VVM’s defensive strategy—note that these journalists are spending their lives defending themselves against accusations of pimping children!—is largely two-pronged. First, they attack the veracity of reporting on the subject in other media by looking for what they perceive as inaccuracies. In addition, they channel their journalistic resources in self-defense, like the aforementioned “Lost Boys” story which appears to have run chain-wide that week in November. Journalism that challenges the status quo thinking on a subject is usually the stuff of admiration, but here it just feels cheap and dirty. Even Murdoch kept his hands off the Village Voice.
The second strategic prong is to point out, correctly, that the Village Voice in print, along with nearly all alt weeklies including Newcity, has long published adult advertising and thus imply it is hypocritical to find fault with doing so online. It is true that sex ads have long been identified with alts in America. The argument was that, for a long time in this country, sexuality away from the norm, including homosexuality, was demonized, and that these ads served a form of free expression that would be otherwise suppressed. Of course, the expression was free but the ads weren’t. Papers routinely charged adult advertisers premium rates of at least double that paid by others. The rationale for doing so sprang from a desire to contain the amount of visual attention they commanded and its detraction from other big-ticket “wholesome” advertisers, but really was a function of a limited marketplace; we up-charged because we could.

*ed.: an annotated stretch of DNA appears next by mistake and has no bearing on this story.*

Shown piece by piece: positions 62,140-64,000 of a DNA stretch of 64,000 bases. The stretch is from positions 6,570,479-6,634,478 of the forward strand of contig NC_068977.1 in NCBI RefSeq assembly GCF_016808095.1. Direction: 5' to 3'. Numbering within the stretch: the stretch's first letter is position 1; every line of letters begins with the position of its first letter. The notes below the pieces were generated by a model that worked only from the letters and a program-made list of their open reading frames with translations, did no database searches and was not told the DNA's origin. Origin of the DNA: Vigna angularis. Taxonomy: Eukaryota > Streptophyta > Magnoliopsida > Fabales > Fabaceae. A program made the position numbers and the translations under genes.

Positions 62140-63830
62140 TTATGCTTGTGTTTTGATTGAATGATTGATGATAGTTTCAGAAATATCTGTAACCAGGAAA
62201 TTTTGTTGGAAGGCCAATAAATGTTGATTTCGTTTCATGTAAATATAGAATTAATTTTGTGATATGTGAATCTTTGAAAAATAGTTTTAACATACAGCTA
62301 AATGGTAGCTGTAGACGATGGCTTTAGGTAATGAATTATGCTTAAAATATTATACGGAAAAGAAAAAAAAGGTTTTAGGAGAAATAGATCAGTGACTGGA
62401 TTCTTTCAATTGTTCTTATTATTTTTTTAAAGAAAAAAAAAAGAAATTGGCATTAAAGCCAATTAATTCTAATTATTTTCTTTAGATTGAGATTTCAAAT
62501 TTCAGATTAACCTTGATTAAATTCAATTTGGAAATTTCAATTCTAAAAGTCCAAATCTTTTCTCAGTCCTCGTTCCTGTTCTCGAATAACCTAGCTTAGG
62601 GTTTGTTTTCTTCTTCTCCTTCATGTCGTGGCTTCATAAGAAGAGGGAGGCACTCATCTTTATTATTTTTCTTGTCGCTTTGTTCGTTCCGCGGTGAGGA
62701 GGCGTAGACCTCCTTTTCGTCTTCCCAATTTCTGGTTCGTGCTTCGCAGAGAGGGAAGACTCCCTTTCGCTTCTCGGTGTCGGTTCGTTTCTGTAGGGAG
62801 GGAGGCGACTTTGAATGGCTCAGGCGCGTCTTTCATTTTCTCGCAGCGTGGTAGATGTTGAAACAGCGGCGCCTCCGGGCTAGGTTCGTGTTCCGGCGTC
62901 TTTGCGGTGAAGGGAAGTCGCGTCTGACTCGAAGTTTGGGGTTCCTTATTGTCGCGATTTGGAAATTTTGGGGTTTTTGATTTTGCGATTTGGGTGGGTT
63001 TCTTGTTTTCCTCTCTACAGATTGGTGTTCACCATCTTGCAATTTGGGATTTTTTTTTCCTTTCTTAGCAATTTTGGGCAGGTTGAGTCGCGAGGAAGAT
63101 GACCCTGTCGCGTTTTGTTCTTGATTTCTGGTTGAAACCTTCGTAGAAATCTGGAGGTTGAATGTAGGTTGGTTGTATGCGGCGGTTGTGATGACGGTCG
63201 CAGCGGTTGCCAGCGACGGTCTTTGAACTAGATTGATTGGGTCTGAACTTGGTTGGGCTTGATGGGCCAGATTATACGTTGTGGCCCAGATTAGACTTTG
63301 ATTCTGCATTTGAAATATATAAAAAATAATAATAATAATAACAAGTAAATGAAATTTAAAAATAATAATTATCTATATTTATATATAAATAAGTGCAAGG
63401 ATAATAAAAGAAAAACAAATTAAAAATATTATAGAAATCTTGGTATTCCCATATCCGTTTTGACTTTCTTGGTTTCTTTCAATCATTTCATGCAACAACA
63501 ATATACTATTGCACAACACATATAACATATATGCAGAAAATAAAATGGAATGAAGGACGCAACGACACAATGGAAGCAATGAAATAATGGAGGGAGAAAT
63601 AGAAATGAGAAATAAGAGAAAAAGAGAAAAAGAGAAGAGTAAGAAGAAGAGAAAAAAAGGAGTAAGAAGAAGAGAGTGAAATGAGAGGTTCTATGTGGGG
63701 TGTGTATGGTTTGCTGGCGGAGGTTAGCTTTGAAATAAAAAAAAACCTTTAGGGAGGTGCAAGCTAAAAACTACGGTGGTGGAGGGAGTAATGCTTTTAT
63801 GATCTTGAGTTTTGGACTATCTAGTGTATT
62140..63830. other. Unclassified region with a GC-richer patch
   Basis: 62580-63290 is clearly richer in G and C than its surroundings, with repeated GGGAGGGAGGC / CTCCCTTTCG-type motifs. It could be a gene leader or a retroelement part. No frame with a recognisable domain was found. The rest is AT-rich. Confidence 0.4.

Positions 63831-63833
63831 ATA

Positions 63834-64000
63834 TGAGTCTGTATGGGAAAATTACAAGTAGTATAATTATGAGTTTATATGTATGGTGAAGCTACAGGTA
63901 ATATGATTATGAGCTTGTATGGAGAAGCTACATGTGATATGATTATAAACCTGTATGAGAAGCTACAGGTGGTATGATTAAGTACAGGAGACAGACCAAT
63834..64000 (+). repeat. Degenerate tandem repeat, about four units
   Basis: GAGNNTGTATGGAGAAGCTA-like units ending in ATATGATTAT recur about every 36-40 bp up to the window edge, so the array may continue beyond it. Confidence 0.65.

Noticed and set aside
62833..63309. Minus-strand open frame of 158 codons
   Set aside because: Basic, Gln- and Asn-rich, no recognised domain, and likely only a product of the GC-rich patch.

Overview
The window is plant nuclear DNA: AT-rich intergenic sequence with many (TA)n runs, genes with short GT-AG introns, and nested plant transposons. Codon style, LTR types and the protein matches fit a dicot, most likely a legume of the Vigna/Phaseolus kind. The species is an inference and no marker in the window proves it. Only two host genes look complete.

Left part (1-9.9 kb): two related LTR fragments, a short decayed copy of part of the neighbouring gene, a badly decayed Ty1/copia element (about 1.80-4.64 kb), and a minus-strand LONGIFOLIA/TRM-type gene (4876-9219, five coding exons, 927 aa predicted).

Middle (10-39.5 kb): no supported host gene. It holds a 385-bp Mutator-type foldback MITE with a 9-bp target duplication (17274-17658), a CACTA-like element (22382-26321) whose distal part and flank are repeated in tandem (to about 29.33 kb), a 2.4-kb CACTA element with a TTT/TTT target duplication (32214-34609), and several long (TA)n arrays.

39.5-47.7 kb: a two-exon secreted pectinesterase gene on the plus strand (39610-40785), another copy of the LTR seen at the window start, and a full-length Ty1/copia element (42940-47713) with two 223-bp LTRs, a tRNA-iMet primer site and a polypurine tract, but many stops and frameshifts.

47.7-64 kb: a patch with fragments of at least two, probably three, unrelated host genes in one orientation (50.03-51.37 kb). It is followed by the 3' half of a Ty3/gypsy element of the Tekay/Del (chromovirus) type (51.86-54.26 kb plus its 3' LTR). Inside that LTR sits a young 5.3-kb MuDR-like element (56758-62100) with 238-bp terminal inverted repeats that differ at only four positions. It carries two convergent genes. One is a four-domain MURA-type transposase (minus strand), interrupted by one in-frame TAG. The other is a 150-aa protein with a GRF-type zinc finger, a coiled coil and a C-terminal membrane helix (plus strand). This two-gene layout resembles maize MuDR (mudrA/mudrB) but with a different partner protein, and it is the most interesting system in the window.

When the internet emerged in the nineties, Newcity was an active player on both a local and national level and we gave much consideration to ways to transfer what we did in print to the emerging digital realm. As such, we decided to stay out of the adult business online. Why? In print, we openly bore the consequences of our decision to accept these ads. They were attached to our journalism and design. Online, it was clear that they would be detached, in the form of adult sites, or things like Craigslist and Backpage, from the journalism they funded. Honestly, it felt too much like getting into the adult business itself, not far removed from being a pimp or pornographer.
This battle being waged by VVM bears out my original sentiments. So why would Larkin and Lacey stake the legacy of a mighty journalism enterprise on the backs, literally, of children? They’re addicted to the crack cocaine of alt journalism, that is, adult advertising, to the tune of twenty-two million dollars a year, according to reports. Given my understanding about the general state of affairs, if not the specifics here, I suspect they don’t have a choice: to exit the business would force an exit from all business. So, even Wall Street draws the line at whoring out the children. It has VVM do it for them.
We are in a time of experimentation when it comes to funding journalism, with several nonprofit models getting the most attention. No doubt, this particular approach is certainly, um, singular. Lacey and Larkin once went to jail for journalism; let’s hope they don’t go to hell for child prostitution. If they do, I fear Norman Mailer will kick their ass.
RIP Norman Mark (and we’re sorry)
Longtime Chicago journalist and author Norman Mark passed away recently in California at the age of 72. In Newcity’s earliest days, then-senior-editor Nate Lee cooked up a brilliant house ad campaign to peddle the new t-shirts we’d had made. Since we were too new and unknown to have any famous fans, we’d use our ads to tell people what we were not. A then-high-profile broadcast presence in Chicago, Mark was an early mark for the campaign. “Norman Mark does NOT wear a Newcity t-shirt” went the tagline. What I did not imagine was that Mark would see it and call me up, asking me why we were saying that about him and what it meant. Hazy memory erases the details, but I’m pretty sure that I did NOT tell him that, for us, he epitomized uncoolness. Especially since he was pretty cool on the phone. We sent him a t-shirt.